by Swami Krishnananda
It is taken for granted that I am speaking to those who are a hundred percent concerned and dedicated to what should be regarded as the ultimate purpose of life. We are not discussing what usually goes by the name of an ordinary good life or a virtuous life of the public attitude, or a so-called righteousness that keeps us going in the world. This is a very serious subject that we are discussing. It is almost a kind of life-and-death matter for those who can realise its importance.
But, it is difficult to bring into one’s mind its seriousness on account of the inveterate sluggishness of human thinking. The sheep that are being driven to the butcher shop have no idea as to what is going to happen to them. They eat well, become fat, and bleat in the usual manner, not knowing that they are heading towards their doom. Such is the fate of the majority of mankind. But, some sheep may be awakened: “My fate is terrible!” And then it is that one begins to do whatever is possible under the circumstances. We have to be very, very cautious, and forethought should be our watchword.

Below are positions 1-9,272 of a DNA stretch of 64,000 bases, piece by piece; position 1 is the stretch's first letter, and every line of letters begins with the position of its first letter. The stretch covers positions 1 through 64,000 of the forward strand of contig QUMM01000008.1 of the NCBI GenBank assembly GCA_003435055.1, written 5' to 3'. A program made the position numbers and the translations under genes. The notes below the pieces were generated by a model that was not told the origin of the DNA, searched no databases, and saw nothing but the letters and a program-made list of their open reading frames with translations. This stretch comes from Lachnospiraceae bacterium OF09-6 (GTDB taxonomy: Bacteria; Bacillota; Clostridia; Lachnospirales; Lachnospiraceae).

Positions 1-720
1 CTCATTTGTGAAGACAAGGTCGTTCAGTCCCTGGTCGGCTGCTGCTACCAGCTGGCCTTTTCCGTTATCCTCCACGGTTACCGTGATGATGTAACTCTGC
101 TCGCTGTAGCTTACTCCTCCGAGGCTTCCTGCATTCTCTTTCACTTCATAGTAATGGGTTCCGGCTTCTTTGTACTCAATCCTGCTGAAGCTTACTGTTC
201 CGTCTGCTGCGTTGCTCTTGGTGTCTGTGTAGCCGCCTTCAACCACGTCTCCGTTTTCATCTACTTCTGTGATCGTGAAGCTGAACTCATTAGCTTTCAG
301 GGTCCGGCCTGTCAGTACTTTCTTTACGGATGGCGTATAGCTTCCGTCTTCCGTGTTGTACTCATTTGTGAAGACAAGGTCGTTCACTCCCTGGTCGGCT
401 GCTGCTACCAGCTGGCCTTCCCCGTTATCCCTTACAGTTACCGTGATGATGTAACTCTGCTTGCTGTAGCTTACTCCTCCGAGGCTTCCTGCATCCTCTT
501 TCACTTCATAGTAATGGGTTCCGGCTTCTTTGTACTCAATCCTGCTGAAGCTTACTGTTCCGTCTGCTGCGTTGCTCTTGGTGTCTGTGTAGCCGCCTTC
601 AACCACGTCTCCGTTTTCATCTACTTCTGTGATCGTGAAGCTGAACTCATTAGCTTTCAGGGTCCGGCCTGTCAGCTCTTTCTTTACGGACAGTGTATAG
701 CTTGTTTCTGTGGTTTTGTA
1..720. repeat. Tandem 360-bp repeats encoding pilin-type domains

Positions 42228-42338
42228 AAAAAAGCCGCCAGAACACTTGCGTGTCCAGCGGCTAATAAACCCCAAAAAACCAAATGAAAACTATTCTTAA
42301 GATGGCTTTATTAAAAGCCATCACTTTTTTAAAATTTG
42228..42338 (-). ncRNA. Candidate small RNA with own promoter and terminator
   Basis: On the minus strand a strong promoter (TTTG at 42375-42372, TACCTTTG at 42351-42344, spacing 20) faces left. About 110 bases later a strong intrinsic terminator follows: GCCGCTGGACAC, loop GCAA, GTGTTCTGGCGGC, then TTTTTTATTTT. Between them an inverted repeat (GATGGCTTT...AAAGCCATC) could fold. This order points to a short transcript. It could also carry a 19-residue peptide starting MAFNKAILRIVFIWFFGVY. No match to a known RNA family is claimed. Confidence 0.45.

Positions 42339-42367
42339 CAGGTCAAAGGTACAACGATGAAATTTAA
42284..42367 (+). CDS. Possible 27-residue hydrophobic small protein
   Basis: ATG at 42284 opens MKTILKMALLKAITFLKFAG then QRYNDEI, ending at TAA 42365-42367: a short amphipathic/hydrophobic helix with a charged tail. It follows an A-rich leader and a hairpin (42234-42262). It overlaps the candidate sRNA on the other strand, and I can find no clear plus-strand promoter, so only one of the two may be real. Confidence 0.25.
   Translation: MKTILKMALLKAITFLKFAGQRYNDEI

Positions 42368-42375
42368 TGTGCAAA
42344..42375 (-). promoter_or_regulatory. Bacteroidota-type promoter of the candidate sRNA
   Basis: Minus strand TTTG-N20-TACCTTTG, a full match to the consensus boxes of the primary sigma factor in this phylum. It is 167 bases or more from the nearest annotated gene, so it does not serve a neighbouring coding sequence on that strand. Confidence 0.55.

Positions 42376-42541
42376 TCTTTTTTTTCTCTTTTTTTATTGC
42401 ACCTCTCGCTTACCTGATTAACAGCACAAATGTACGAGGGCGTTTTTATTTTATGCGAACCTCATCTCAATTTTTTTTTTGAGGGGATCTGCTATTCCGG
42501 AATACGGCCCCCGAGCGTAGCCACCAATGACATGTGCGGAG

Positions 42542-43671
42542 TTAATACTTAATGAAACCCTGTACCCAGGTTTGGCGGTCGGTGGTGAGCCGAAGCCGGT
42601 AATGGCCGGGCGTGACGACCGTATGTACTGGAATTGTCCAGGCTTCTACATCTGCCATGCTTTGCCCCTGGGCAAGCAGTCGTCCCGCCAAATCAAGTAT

There is an old, humorous story about forethought – how we have to connect one event with another event and realise that something is going to happen in the future; it may be in the far-off future. It appears that an ancient king was fond of rearing monkeys. That was his hobby, his diversion. He used to collect all varieties of monkeys, and feed and maintain them in his palace. They were huge monkeys. In the palace, there was also a flock of sheep; and it appeared that one sheep used to run into the palace kitchen every day and try to snatch some eatable. The cook would drive it away by giving it a clout on the head. Every day this sheep would rush into the kitchen, and the cook would beat it with a stick whenever it entered.